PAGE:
The bottom line is, I don't think we need sentinel-specific rules in the style guide. That would be like adding specific rules for "numeric constants", or specific rules for "constants used by decorators".
msg329024 - (view) Author: Eric V. Smith (eric.smith) * (Python committer) Date: 2018-10-31 23:38
I don't see any problems that need solving.

My only interest in this is that I tend to think sentinels that are used for missing parameters should be exposed, and this isn't always an obvious consideration when designing an API.

For example, say there's a library that has a function:
open(name, type, [mode])

That is, mode is optional. I realize that in pure Python, I could find out what sentinel value they're using, unless they're playing tricks with args and kwargs. But maybe this is written in C.

Now, say I want to write a wrapper around this, called myopen, and always pass in "foo" for type.

I'd need to use my own sentinel:
_MISSING= object()
def myopen(name, mode=_MISSING)

But, how do I call open? In the past, I've done things like:
if mode is _MISSING:
  return open(name, "foo")
  return open(name, "foo", mode)

That doesn't scale well if there are multiple optional parameters.

In any event, this just seems like a guideline we should be aware of when adding APIs.

Absent any concrete proposals for a "sentinel style guide", I don't think there's anything actionable here. I agree with Steven that it's a case-by-case thing. One size need not fit all.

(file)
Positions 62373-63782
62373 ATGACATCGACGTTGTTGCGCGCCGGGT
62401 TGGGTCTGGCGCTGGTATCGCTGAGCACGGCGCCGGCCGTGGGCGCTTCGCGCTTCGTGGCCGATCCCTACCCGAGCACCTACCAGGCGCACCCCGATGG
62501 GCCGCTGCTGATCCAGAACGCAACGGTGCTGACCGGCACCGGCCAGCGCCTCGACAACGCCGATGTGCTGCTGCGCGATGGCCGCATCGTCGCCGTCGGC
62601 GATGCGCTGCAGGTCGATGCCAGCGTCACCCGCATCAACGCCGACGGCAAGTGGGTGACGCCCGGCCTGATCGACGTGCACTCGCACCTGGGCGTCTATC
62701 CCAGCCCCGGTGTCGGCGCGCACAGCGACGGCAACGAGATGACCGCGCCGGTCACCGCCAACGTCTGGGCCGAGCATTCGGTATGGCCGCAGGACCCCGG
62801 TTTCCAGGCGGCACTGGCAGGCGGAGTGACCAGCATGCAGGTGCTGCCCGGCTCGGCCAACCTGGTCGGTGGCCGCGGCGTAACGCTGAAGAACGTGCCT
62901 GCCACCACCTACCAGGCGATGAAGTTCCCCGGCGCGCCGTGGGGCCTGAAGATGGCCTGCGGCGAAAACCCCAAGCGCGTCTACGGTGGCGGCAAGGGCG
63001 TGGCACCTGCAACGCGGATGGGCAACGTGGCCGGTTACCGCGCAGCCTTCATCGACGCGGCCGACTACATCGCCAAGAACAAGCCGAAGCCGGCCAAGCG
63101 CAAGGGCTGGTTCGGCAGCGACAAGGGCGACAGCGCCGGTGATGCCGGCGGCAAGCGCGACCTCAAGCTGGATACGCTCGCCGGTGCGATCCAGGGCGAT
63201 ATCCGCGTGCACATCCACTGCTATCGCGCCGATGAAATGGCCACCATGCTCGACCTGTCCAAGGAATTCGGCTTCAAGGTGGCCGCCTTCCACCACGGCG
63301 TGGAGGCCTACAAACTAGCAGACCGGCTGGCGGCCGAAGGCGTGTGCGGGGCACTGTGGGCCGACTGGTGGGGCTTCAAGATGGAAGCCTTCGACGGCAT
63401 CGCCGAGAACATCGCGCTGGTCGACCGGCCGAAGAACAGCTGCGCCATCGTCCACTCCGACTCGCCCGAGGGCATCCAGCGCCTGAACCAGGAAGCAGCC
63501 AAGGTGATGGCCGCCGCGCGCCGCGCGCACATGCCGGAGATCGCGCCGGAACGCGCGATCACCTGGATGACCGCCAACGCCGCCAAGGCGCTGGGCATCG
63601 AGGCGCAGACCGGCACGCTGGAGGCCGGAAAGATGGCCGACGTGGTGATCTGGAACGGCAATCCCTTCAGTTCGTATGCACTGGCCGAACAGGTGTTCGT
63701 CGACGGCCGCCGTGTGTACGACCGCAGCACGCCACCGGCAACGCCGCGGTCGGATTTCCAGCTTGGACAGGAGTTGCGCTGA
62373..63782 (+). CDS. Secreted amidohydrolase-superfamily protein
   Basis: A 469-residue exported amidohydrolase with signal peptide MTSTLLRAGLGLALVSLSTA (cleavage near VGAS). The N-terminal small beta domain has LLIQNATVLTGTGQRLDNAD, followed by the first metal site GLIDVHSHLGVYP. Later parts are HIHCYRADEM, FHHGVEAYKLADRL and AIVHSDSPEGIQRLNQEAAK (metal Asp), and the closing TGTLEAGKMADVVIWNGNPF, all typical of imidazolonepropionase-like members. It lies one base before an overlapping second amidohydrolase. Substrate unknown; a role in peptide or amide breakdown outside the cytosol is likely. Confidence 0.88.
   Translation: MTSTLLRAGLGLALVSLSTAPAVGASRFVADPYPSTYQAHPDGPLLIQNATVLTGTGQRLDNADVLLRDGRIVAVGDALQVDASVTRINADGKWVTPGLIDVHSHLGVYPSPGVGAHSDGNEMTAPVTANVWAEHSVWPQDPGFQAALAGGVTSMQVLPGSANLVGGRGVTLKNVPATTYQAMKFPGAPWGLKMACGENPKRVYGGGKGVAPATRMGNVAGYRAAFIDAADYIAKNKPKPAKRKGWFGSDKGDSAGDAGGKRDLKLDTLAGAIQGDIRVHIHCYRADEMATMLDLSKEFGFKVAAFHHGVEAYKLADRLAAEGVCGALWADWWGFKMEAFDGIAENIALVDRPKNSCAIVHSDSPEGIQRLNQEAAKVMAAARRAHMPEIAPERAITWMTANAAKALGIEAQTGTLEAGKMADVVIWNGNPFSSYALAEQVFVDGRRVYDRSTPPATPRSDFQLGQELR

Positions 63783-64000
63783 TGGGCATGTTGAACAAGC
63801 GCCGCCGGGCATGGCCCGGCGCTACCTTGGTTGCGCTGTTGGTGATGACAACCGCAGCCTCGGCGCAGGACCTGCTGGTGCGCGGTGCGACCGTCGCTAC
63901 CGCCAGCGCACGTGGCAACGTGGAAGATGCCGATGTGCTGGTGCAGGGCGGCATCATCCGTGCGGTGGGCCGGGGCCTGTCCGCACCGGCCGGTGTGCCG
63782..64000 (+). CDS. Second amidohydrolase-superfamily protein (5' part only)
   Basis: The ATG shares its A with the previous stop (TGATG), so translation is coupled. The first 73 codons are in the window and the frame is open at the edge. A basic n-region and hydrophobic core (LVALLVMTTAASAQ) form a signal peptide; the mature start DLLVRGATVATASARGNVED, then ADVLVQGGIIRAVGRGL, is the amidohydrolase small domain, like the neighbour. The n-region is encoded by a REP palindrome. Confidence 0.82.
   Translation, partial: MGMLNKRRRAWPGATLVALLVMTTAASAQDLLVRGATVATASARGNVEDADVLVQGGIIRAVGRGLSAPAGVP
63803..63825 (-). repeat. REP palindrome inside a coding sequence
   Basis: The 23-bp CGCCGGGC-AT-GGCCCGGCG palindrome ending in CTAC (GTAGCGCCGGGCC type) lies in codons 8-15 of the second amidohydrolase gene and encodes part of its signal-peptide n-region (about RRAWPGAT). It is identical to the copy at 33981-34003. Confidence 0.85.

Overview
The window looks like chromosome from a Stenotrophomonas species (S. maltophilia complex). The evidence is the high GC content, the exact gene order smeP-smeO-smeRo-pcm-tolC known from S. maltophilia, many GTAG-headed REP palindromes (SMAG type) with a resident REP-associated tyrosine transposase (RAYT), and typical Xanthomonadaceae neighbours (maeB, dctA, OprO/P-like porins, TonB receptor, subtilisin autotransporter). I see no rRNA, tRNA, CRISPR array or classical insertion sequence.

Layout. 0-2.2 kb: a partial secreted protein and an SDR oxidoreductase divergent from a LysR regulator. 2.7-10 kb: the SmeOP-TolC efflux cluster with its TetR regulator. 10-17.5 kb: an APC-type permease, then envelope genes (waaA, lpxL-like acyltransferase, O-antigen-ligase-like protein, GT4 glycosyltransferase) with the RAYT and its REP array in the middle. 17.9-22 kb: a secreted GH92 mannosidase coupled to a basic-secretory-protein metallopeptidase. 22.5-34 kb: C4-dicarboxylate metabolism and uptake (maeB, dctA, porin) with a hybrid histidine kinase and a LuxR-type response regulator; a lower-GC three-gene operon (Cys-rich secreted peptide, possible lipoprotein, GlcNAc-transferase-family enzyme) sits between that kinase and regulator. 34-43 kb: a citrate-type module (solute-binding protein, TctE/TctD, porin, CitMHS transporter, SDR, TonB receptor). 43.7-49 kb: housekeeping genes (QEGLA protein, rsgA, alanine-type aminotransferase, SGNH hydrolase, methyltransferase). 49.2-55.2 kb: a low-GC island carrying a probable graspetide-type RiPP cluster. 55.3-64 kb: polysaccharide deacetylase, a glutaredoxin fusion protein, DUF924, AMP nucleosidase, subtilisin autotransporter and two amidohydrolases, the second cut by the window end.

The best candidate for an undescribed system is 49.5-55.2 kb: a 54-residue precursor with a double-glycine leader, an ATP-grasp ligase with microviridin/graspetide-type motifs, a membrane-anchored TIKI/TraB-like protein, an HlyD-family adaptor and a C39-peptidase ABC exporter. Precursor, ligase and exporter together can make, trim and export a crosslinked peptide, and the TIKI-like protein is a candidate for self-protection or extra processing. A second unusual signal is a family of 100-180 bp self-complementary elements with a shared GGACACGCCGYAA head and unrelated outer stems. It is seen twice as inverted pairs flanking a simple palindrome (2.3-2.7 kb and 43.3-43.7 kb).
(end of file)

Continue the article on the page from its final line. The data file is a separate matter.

As to the issue referenced by Victor: I'm not sure what a style guide would bring to the table. I think the issue of whether to use a second sentinel or not could be decided in this file alone, without needed a global decision.
msg329413 - (view) Author: Robert Wright (madman bob) * Date: 2018-11-07 11:48
Perhaps there's confusion over what I mean by "style guide". I'd happily take Steven's message *as* the style guide. Or, at the very least, the clarification that sentinels are to be thought of as constants.

It's one of those things that's obvious once mentioned, but might not be thought of when you're using them.

Though Eric does raise an interesting point about C sentinels. Something like:

kwargs = {}

if mode is not _MISSING:

return open(name, "foo", **kwargs)

would work a bit better with multiple arguments, but it's still not great.
msg329415 - (view) Author: Serhiy Storchaka (serhiy.storchaka) * (Python committer) Date: 2018-11-07 11:59
I agree that there are not any problems that need solving.
Date User Action Args
2018-11-07 11:59:34serhiy.storchakasetstatus: open -> closed

nosy: + serhiy.storchaka
messages: + msg329415

resolution: not a bug
stage: resolved
2018-11-07 11:48:33madman bobsetmessages: + msg329413
2018-10-31 23:38:53eric.smithsetmessages: + msg329024
2018-10-31 23:08:03steven.dapranosetnosy: + steven.daprano
messages: + msg329021
2018-10-31 19:35:29vstinnersetnosy: + vstinner
messages: + msg329007
2018-10-31 12:00:16madman bobsetmessages: + msg328989
2018-10-31 11:33:17eric.smithsetnosy: + eric.smith
messages: + msg328987
2018-10-31 11:22:05madman bobcreate